Canadian carrier WestJet plans for the time being to remain independent instead of joining one of the global airline alliances.
The membership of WestJet's rival Air Canada in the Star Alliance has made Canada's second largest carrier an attractive partner to many carriers outside the Star grouping.
WestJet VP of revenue planning and management John MacLeod during the Phoenix International Aviation Symposium on 29 April said the carrier has a number of potential partners lined up at its door.
Earlier this year WestJet executives said the carrier aims to add three-to-four additional inbound interline partners this year. In 2009 WestJet started an interline partnership with Air France-KLM.
But WestJet has no immediate plans to align with either the Oneworld or SkyTeam alliance as MacLeod explains from a geographic perspective neither grouping offers the perfect fit for the carrier. Using Oneworld as an example, he cites its strong presence in the Los Angeles market, but a weakness for the alliance in China.
MacLeod explains while WestJet understands complexities and costs associated with codesharing, the revenue gained from those tie-ups is "a no brainer".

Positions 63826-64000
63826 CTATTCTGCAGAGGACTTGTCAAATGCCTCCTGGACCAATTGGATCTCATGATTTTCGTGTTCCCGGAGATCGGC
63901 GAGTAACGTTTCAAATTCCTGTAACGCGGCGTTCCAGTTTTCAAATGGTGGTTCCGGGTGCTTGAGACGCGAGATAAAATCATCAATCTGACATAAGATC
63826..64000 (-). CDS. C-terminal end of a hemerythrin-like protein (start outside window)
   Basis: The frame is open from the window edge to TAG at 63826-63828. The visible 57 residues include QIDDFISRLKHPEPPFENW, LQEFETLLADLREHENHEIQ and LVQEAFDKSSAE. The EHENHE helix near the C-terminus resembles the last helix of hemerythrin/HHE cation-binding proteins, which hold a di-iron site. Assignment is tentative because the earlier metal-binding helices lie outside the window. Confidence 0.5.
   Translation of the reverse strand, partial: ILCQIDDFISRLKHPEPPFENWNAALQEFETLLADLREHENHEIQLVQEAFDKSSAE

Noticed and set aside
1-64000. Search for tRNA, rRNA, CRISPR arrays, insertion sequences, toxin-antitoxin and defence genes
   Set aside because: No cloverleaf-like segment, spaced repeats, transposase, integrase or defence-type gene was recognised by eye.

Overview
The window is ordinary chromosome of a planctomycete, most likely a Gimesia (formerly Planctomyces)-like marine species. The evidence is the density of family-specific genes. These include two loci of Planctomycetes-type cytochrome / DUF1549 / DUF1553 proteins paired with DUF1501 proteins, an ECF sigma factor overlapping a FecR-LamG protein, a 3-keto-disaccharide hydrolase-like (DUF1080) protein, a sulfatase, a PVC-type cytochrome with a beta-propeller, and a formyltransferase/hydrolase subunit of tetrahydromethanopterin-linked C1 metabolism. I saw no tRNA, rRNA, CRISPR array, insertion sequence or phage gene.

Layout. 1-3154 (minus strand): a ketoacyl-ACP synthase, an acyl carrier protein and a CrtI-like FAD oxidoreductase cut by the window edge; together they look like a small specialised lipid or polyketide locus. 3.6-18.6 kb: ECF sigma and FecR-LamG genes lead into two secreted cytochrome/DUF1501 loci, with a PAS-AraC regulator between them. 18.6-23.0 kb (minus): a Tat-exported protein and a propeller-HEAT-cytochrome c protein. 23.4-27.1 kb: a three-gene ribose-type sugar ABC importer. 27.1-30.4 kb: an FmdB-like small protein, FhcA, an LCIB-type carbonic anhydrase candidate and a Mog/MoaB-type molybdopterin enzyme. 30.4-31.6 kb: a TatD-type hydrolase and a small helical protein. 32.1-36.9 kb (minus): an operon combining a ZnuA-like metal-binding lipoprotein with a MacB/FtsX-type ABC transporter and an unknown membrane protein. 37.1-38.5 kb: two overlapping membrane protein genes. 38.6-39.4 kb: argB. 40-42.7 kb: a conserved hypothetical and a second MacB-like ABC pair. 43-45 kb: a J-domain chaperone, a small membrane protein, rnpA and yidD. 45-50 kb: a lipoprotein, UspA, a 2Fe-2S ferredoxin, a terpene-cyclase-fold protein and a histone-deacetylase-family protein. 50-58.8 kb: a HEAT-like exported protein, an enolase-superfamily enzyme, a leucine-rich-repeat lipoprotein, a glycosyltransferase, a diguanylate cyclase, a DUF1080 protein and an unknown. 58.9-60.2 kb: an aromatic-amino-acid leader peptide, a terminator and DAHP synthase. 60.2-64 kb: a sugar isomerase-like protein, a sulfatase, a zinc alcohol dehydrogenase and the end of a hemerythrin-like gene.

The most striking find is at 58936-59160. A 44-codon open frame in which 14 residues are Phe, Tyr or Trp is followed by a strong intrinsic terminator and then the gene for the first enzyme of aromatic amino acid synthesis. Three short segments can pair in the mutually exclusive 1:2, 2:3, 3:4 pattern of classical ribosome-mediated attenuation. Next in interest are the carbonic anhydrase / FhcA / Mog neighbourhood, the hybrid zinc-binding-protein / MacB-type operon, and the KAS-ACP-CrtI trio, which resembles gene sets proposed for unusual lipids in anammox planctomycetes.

Even as plans for WestJet to forge a codeshare with Southwest were recently dissolved, MacLeod tells ATI and Flightglobal WestJet is leaving the door open to future discussions about a tie-up.
Southwest and WestJet broke off their agreement to form a codeshare after reports surfaced Delta and WestJet were holding codeshare talks.
WestJet later clarified no alliance agreement had been reached with Delta, but a commercial agreement could occur in the future. In a separate proposal, Delta seeks to transfer five slot pairs at LaGuardia to WestJet in order to gain approval for a larger slot swap between Delta and US Airways.
WestJet during the last year has worked to build codeshare agreements and target a larger number of business travellers through the introduction of a new loyalty programme and a branded credit card.
MacLeod says later in the year WestJet plans to roll-out more segmented products targeted toward business travellers.
"It is part of our move away from low cost to low cost, high value," he explains.